Last week, Target made headlines by announcing it will offer Fitbit activity trackers to its 335,000 U.S. employees, becoming the latest firm looking to wearable devices as a way to improve its workers’ fitness and reduce healthcare costs. The deal is one of Fitbit’s largest corporate accounts yet. While corporate services generate less than 10% of Fitbit’s revenue, it’s “one of the fastest-growing parts of the business,” according to Chief Executive Officer James Park.
Target deserves praise for investing so heavily in its employees, but we would argue that its investment is money that is not being spent wisely. Below are a few questions that Target should have asked itself before purchasing Fitbits for all of its employees.
What happens to employees who own a non-Fitbit activity tracker?
Although Fitbit is the market leader in activity trackers, it only had 24% market share in Q2 2015. Since the 90% of Fitbits devices go directly to consumers, it is probably safe to assume most of their competitors have a similar breakdown, which means 90% of the remaining 76% of devices sold in Q2 2015 are being purchased by consumers, many of which are Target employees. If an employee owns an Apple Watch, does Target expect them to quit using it or also wear a Fitbit in order to participate in the Target wellness program? Getting employees to engage in wellness programs is difficult enough. Adding a major hurdle like forcing an employee to quit using the technology that they purchased causes way too much friction and does not embrace employee ownership of the health.
What happens when employees no longer use their device?
Several months ago, we wrote a blog post stating that “more than 70% of Fitbit purchasers from the first three quarters of 2014 churned before the end of the year.” We would argue that the churn rate for corporate devices will be even higher because everyone gets a device without having to see enough value to have to pay for it, which is the case for consumers who buy devices for themselves. If Target assumes their employees will have higher than 70% attrition, would they still think purchasing Fitbits is a good decision? Once users attrition off of Fitbit, how will they engage in the Target wellness program? What happens to employees who lose devices or break them? The uncertainty and limitations that arise once any employer answers these questions should cause them to think twice before incurring such a heavy expense.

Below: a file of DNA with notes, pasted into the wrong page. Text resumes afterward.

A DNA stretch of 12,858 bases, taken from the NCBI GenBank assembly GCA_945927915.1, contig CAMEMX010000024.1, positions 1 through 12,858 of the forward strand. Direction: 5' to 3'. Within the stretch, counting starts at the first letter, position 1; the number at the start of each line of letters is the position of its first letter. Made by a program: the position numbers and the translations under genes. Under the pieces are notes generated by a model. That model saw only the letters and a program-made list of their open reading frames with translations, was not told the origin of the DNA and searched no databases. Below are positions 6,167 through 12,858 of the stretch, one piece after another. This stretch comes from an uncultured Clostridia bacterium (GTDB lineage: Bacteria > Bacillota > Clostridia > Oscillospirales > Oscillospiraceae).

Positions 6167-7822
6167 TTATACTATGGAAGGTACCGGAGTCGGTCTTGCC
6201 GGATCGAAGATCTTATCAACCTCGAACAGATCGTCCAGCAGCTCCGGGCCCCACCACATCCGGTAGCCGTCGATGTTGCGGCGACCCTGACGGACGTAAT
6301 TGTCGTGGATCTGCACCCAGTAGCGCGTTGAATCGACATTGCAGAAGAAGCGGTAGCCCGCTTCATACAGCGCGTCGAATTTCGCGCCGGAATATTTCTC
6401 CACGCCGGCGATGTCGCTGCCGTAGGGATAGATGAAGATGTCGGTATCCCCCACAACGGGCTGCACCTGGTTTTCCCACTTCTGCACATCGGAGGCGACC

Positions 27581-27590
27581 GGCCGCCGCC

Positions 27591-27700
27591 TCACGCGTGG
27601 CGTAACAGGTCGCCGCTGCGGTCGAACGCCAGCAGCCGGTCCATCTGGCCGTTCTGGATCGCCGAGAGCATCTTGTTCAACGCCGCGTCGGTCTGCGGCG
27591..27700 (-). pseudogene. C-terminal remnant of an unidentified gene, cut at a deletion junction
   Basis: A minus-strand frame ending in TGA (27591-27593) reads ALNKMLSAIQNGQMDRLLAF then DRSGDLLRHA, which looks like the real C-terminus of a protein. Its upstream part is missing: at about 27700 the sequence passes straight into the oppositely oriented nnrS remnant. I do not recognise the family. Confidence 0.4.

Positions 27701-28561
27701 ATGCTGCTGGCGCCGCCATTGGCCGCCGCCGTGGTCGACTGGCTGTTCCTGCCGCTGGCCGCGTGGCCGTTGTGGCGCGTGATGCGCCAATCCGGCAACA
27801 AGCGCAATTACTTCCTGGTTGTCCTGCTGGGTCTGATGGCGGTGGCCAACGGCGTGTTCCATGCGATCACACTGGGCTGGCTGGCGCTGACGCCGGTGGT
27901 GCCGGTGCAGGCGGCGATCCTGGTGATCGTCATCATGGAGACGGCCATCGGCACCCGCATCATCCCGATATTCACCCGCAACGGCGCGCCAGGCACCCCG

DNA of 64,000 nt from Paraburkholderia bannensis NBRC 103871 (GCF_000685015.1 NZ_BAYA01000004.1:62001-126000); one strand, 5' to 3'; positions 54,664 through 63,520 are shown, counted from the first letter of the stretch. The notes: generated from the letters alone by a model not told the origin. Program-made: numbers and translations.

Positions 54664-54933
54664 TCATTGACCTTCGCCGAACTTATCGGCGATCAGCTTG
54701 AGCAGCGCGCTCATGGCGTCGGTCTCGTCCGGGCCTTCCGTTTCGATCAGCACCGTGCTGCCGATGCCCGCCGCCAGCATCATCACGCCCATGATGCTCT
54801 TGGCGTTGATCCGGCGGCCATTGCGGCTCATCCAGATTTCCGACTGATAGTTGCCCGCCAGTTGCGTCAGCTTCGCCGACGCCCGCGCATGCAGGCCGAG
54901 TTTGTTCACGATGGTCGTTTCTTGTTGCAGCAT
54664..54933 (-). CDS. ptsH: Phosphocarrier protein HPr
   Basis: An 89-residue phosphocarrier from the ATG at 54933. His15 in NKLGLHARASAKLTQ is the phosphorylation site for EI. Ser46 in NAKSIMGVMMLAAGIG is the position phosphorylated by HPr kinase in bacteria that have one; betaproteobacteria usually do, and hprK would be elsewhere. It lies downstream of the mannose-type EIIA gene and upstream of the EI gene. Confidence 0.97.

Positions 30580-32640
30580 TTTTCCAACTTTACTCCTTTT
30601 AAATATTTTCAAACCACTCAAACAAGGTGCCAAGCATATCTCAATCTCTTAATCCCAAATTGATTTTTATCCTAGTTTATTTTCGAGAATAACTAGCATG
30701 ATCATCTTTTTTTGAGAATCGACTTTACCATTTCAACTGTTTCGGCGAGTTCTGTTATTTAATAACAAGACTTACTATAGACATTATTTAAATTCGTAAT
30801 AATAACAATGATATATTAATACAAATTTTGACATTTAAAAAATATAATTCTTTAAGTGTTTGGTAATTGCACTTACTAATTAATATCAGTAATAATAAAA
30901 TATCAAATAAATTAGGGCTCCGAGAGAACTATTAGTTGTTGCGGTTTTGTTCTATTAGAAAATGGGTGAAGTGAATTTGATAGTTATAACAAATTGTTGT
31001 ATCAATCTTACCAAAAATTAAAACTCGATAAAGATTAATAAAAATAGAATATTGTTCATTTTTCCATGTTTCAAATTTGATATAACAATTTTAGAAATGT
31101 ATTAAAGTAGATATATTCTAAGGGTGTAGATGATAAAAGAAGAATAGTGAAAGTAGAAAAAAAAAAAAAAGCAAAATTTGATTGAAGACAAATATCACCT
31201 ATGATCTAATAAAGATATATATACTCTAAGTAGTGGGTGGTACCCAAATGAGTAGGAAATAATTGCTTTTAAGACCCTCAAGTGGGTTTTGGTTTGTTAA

How will the wellness program go beyond step tracking?
Fitbit does more than just count steps, but these features are heavily under-utilized and far from Fitbit’s area of expertise. By purchasing Fitbits and using the free Fitbit corporate wellness platform, Target is significantly limiting its ability to offer a broad approach to wellness. These limitations will hinder its employee engagement in their program.
So what should have Target done? We recommend corporate wellness programs to implement a bring your own device (BYOD) wellness strategy that allows employees to use the devices and apps that make the most sense to them. Employers can reallocate the funds traditionally reserved for devices to other engagement enhancing elements of their programs, such as rewards. Through this approach, employees with devices other than Fitbits can use their technologies in the corporate wellness program. These technologies will be based on the employee’s preferences and can go beyond traditional step tracking.